TED Part 1: How I Got There…

12 Jun

 

I have been a fan of TED Talks for years. I probably was turned on to TED talks by my younger son Cris, who is really good about keeping me up-to-date with social culture and YouTube and internet postings.

What is TED? I could tell you the TED stands for Technology, Entertainment and Design and their catch phrase is “Ideas worth sharing.” I could tell you there are a non-profit corporation that hopes to make the world a better place through 18 minute talks (TED Talks) on technology , entertainment and design.

Or I could just post a link to their own explanation:
http://www.ted.com/about/our-organization

Or I could just post a link to their 20 most popular talks:
http://www.ted.com/playlists/171/the_20_most_popular_talks_of_a

TED Talks have made me think, have made me shed a tear, have made me feel optimistic about the state of the world, have touched me profoundly and have made me want to be a better person.

That being said, there are others that made me think, “Well, they can’t all be winners.” These are few and far between.

I get an email every few days telling me that a new TED Talk is available for me to watch. And I subscribe to the pod casts of the TED Talk Show broadcast on NPR.

I was looking at one of the TED Talks that arrived in my email, when I saw a button that said “Want to Attend TEDWomen 2015?”

Well, hell, yeah, I thought, though I was also thinking, this is too expensive for me to even think about it.

I clicked the button and though all the $3,500 subscriptions to attend the Talks and see the speakers in person were taken, there were places in the screening room where the speakers would be simulcast. That was available for a little over $1000.

I had not celebrated my retirement in any significant way with a big trip or a new tattoo or a piece of jewelry. This would be my gift from me to me.

My imaginary number was $3,000. I could afford $3,000 without feeling I was endangering my retirement.

There was another consideration. How to get there?

I had a friend who said she wanted to drive cross country. Though I had not wanted to drive cross country with her because her itinerary was to hit every presidential library she could (boring), and also I had been cross country with my motorcycle club already (how do you top that?), I thought if we had one week to get there and one week back, with a week in Monterey, CA for me and for my friend, a week with her daughter who was a Dr. in Stanford, and we shared expenses, I could do this. And make my friend’s bucket list one item shorter. But only if we shared expenses; because while NJ gas prices were still under $3.00 a gallon, the rest of the country was terribly expensive.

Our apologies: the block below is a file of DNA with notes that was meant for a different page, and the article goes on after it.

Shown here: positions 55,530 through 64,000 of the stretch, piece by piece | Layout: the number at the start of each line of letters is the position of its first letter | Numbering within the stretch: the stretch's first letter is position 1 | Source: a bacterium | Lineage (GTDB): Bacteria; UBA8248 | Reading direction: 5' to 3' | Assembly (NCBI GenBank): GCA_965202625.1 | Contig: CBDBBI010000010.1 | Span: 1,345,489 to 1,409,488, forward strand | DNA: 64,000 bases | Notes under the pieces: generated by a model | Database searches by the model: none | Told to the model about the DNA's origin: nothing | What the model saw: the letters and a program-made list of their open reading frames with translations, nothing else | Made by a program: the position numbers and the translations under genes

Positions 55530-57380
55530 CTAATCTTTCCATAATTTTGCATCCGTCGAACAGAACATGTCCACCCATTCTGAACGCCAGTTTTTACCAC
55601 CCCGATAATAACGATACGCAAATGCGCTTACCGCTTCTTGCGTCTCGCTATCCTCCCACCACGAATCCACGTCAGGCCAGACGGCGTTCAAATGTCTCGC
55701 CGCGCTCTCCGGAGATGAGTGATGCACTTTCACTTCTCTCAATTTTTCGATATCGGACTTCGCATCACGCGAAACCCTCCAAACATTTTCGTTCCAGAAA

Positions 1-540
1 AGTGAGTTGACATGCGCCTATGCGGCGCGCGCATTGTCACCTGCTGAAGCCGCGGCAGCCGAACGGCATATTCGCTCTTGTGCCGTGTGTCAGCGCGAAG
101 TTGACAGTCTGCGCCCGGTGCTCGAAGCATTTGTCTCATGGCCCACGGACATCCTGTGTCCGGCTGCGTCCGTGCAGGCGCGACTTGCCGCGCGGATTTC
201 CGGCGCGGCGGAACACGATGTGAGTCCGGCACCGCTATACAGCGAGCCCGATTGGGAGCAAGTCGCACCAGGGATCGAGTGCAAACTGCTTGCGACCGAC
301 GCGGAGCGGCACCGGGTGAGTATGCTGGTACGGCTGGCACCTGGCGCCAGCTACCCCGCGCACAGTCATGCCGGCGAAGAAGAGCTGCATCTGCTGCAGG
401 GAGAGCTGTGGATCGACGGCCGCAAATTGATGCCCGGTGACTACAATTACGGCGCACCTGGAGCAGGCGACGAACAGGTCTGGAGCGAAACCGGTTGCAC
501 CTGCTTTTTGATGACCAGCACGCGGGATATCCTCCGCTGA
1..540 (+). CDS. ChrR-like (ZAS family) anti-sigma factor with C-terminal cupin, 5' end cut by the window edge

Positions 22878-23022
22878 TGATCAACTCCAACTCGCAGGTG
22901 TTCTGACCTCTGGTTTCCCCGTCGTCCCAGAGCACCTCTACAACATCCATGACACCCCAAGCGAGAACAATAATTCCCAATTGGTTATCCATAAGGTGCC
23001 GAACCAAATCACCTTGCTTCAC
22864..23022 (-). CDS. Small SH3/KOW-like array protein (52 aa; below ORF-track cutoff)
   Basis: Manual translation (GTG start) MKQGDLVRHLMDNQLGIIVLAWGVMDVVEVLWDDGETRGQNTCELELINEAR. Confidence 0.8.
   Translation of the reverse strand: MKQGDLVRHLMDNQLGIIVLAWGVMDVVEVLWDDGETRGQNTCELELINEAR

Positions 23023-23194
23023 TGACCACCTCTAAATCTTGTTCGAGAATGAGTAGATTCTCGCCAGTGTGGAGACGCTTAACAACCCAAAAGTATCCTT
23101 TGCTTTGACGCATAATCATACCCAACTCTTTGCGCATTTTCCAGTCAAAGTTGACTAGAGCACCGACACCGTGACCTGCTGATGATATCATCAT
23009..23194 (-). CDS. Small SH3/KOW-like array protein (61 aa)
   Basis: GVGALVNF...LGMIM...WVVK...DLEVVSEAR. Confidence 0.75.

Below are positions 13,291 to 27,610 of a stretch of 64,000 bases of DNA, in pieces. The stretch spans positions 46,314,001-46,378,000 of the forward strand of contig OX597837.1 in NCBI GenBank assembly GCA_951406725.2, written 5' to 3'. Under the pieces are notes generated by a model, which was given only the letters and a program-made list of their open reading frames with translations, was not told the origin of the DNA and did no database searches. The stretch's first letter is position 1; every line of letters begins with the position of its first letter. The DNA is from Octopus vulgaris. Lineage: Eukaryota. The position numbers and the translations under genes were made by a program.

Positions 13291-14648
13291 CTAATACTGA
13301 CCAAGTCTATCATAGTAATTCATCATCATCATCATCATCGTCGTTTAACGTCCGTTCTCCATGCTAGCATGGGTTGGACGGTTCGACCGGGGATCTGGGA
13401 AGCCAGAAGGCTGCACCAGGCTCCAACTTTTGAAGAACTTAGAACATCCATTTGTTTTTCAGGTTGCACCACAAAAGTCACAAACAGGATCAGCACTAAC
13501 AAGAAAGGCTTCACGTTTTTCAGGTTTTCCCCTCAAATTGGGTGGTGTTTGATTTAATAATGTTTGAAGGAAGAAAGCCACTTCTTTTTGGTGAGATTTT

Did I mention we only had two weeks to decide?

It was around the first week in May when I saw the postings and the Conference was May 27th through the 29th. And I wanted a couple of days to tour Monterey, thinking I would probably never get there again.

Unfortunately my friend had a health crisis and without her, driving was not a viable alternative.

Did I mention I had to fill out a questionnaire, give two character witnesses and write an essay about my TED moment in order to be considered as an audience member? To sit in front of a screen and not in the presence of the speakers? And to pay $1250 for the privilege? And I was looking forward to it!!!

I asked the former President of the American Library Association and the current Executive Director of the New Jersey Library Association to be my references. They agreed.

I wrote about how  I refused to give up a patron’s borrowing record to the police without a subpoena and became a temporary national cause celeb.

I was accepted, and I was on my way!